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Why John Carter Sucks and Avatar is Awesome

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Sep 18

My John Carter Experience

On a recent flight from San Francisco to Chicago I had my choice of movies, and decided to go with John Carter. I was actually curious about this movie to be honest, as I hadn’t heard much about it other than it was a flop. Not one of my friends said it was bad, usually when a movie isn’t good, your friends will warn you. I realize now it is probably because none of them saw it.

If you have never seen John Carter, don’t worry you are not alone. I wrote this article knowing that many people who read it have not seen both of these movies, and made sure it wouldn’t be a waste of your time.

So why didn’t anyone see it? Why was it a complete flop? I mean at had all of the elements of a successful movie. It’s not like John Carter never had a chance. For one, it had a higher budget than Avatar! It was produced by Walt Disney Pictures, and had access to all of the same resources. We are not talking about some little movie here, this movie was supposed to be a big deal.

With that in mind I started my movie and started to analyze. The weirdest thing happened then,  I realized that it is the exact same movie as Avatar, except it sucks.

If they are basically the same movie, then why was one so successful and the other not? This is what it is all about, and the answer is going to help you create work that is successful and not fall into the “John Carter Trap”.

Same Movie

Why would I say that Avatar and John Carter are the same movie? Let’s go through it.

John Carter

Frame Story: Narrated by someone in the movie.
War Veteran finds himself on a strange new planet surrounded by dangerous creatures, he himself has changed, gaining new powers.

Man meets woman of an alien race. At first she doesn’t like him, but then sees something special about him and they fall in love.

A strange evil force descends on the planet bearing technology and weapons that are unfamiliar to the natives. They are no match for technology.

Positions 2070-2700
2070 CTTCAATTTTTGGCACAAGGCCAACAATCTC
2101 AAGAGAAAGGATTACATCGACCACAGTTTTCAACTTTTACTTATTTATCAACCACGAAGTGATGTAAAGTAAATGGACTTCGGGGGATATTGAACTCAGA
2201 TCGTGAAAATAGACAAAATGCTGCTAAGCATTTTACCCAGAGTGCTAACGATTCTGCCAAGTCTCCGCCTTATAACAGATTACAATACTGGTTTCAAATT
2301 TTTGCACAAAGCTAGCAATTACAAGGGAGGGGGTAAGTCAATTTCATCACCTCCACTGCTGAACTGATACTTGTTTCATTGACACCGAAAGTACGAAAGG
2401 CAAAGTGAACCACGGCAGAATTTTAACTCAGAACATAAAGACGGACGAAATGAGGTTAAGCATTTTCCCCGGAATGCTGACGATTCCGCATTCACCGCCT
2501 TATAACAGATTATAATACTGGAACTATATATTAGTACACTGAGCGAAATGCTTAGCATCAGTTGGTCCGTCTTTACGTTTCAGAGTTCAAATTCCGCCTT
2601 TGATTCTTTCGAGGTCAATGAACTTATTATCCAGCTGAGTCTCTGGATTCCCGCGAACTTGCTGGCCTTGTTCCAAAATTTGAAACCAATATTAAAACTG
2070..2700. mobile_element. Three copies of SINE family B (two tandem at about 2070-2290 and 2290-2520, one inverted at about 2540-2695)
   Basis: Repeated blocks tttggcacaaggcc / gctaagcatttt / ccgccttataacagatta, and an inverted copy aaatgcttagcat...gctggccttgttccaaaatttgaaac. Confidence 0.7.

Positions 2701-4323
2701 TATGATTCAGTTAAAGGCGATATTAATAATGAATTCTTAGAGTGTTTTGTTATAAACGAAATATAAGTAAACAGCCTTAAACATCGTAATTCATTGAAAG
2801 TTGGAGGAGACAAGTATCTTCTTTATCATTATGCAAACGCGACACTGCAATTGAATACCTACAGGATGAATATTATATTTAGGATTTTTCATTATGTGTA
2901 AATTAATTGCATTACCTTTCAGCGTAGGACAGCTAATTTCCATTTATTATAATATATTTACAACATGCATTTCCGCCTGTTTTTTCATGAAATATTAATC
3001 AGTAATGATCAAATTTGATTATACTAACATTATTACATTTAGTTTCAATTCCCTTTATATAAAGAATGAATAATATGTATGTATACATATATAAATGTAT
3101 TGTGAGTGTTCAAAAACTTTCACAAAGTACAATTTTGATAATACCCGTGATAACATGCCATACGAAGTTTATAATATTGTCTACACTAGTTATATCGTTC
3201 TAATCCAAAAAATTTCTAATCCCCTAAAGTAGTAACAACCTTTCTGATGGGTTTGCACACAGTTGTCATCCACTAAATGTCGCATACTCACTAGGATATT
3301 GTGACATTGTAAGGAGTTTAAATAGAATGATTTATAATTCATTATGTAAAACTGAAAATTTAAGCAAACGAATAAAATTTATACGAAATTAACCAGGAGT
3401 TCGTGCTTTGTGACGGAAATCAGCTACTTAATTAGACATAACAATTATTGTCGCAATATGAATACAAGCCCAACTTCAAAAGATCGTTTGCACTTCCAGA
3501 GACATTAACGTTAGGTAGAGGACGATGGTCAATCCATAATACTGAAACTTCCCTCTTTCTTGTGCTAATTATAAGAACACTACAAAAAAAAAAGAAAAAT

Man is made a part of the tribe, but some disagree with this decision, namely a warrior who is close to the leader.

Man joins with natives to defeat the enemy.

Man and alien woman are joined together, though his presence in this foreign land is threatened, as he is not native.

Movie is characterized by stunning computer graphics, distant planets, large and small aliens, new languages, a battle for resources, a love story, a narrative, an unknown lead actor, and over $230,000,000.00 budget.


See Above

This is a very rough synopsis of plot, and obviously there are details all along the way that are different between the movies, but at the core they are very similar.

The Difference

Avatar: John Carter:
Budget   $237,000,000 Budget: $250,000,000
Revenue $2,782,275,172 Revenue $282,778,100

So why was one movie the highest grossing film of all time, and the other barely covered it’s cost?

The answer is very simple – emotion.

I felt an emotional attachment to the characters in Avatar, and nothing in John Carter.

I cared about the characters in Avatar because James Cameron took the time to develop them into real people, even if one of them was an alien. They had faults, they had inner strengths, they cared for each other and we cared for them. I wanted the good guys to succeed. I cried when a computer animated blue person lost her father! Without us caring for the characters in this movie, it would have flopped, guaranteed. People would have said the same things about it that they did about John Carter – “The special effects were great”.

I have come up with a quick “Do I Care?” Test – it is very easy and anyone can do it. All you have to do is imagine the character dying. Do you care?

At the end of John Carter I really didn’t care if any of the characters died. I have no emotional connection to them. The bad guy could have killed the good guy and made out with the lead girl, and I probably would have liked the movie even more.At the end of Avatar I would have killed the Colonel myself to keep Jake and Neytiri together.

So what can we learn from this? If you focus on technology and special effects, you will fail every time. Focus on emotion and you will succeed.

I am not saying it is easy to create a story in which the viewer becomes emotionally attached to the characters, in fact it is very hard. But the reality is that if you fail here, you fail everywhere else too. If you succeed here, everything else isn’t as important.

I think of one of my favorite movies – The Princess Bride. The special effects in this movie suck, and at times I can literally see the matte paintings and think “I could do that”. But I don’t care, and I never will. I love that movie, and my children will love it. Why? Because I love the characters. I want to be the Dread Pirate Roberts.

It seems as though someone at Disney saw Avatar and said to themselves, “hey I bet we could make money like they did!” They set out to copy the success of another movie, but copied the wrong things.

Learn a very important lesson

I didn’t write this article just to rip on a movie, or try and be clever. I wrote it because I think there is something very valuable that we can all take away as artists and creators. I wrote it because I believe that if you think about the contrasts outlined here, that you will create better work.

In fact, after writing this and going through my own portfolio, I can clearly see why some of my work fails and why some succeeds.